As to what salespeople report to potential customers about their experience selling Priuses: I'd expect them to stretch the truth, or leave it behind all together.

It's worth emphasizing that a given salesperson's self-interest isn't exactly aligned with that of the dealership. A dealership has some incentive to get the best price it can on each car. A salesperson has the incentive to get a sale with the least amount of effort relative to their commision. Many of them would sell a car out from under their own mother.

I don't doubt that salespeople are playing other customers off eachother and selling cars for far above MSRP, but I don't think it's necessary to surrender without even trying to do better on your own.
posted by Good Brain at 11:38 AM on September 21, 2006

My friend just spent a good while contacting all of the Prius dealers in the Northeast (he's kind of obsessive) and still had to pay the MSRP. Good luck though.
posted by pinksoftsoap at 11:46 AM on September 21, 2006

In situations like this the best thing to haggle is extras and upgrades. "Well for that price you're going to have to give me the nice sterio" etc.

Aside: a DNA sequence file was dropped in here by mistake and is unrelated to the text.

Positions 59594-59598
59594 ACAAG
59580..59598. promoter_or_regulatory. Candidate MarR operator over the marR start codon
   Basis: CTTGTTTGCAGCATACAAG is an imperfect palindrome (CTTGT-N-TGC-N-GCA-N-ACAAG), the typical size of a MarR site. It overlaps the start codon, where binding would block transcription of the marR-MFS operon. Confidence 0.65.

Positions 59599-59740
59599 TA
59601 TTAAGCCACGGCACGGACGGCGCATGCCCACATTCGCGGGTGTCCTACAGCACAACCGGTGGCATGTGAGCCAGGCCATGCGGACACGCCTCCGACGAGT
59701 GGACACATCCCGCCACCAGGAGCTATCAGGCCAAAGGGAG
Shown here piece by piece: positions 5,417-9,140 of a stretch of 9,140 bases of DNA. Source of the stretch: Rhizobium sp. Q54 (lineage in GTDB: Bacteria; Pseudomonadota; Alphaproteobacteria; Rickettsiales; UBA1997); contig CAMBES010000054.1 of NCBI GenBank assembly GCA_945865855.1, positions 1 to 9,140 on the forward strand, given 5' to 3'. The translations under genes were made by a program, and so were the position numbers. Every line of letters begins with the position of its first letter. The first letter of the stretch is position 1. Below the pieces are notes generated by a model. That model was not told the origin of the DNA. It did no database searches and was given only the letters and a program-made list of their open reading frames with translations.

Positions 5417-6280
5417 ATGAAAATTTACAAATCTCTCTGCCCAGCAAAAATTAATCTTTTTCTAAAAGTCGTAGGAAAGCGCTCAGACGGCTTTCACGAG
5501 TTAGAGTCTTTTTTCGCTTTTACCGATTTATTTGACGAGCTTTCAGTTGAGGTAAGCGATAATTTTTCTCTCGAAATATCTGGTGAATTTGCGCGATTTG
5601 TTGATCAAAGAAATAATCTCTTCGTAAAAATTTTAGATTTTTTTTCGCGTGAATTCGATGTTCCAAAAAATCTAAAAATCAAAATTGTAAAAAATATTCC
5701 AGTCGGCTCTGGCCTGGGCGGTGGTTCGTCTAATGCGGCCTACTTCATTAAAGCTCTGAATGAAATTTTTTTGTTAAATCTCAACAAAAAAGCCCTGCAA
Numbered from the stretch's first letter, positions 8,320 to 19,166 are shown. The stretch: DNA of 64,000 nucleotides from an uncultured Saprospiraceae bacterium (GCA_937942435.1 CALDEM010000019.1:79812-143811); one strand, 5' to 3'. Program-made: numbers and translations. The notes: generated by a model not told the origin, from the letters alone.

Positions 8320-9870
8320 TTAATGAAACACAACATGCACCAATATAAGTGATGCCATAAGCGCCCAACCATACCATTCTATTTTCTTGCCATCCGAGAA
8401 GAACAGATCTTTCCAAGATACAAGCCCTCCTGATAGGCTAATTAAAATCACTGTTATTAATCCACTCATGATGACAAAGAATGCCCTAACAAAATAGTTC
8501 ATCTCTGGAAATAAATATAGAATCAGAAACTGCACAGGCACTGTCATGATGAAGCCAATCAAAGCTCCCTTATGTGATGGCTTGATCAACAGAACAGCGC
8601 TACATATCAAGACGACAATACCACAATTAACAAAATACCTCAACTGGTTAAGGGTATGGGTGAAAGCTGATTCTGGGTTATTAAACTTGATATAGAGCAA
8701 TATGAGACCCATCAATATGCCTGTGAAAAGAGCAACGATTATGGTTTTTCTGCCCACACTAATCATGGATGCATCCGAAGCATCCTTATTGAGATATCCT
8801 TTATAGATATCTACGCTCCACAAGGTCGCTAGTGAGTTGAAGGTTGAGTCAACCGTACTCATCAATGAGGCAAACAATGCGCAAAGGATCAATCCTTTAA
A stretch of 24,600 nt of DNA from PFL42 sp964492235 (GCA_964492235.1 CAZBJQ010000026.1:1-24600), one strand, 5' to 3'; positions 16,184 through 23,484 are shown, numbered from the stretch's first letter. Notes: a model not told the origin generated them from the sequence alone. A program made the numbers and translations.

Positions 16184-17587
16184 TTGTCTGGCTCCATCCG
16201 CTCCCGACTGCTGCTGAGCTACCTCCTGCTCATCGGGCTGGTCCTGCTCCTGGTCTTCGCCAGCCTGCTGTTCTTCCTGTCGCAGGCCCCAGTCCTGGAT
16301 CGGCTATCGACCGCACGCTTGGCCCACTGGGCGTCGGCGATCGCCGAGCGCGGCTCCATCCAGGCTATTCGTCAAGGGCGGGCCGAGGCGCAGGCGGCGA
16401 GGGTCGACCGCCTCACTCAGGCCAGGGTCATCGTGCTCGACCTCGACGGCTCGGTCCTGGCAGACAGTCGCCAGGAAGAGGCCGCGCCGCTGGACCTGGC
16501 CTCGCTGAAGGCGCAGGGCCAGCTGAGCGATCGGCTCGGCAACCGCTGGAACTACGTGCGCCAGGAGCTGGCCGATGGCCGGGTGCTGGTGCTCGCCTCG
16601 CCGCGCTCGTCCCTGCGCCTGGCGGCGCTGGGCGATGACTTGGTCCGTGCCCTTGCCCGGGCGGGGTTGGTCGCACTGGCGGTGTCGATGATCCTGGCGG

posted by shanevsevil at 11:47 AM on September 21, 2006

Wait for end of the month deals and whatnot. I bought a Honda Fit on memorial day weekend. They were flying off the lot, so the dealer wasn't inclined to deal very much. But he was willing, in order to raise his monthly totals, to throw in a service contract, a gratis warranty extension and accessories at cost.
posted by jmgorman at 12:15 PM on September 21, 2006

If he says "You won't get much of a deal because the next person will pay full price" just say "yes, but will they be buying it from you?"
posted by Cosine at 12:16 PM on September 21, 2006

You should probably check out the forums at PriusChat.
posted by SenshiNeko at 4:55 PM on September 21, 2006

I bought a Prius back in April. They come in various option packages 1-8. 1 is the lowest, 8 is the highest, with nav system and leather. The higher numbered packages are the most in demand.

I suggest this strategy. Find the websites of Toyota dealers well away from any major city (at least 200 miles let's say). Dealers often list their inventory on their web site. If you can find one with a bunch of Package 1, 2, 3s on the lot, then I think you've found a dealer you can bargain with.
posted by richg at 4:56 PM on September 21, 2006

Look here; my friend paid $500 to locate a Prius which he could be sure of paying no more than full price for, and this was 3 months before the tax benefit deadline, not 10 days.

Your mileage may vary.
posted by ikkyu2 at 10:35 PM on September 21, 2006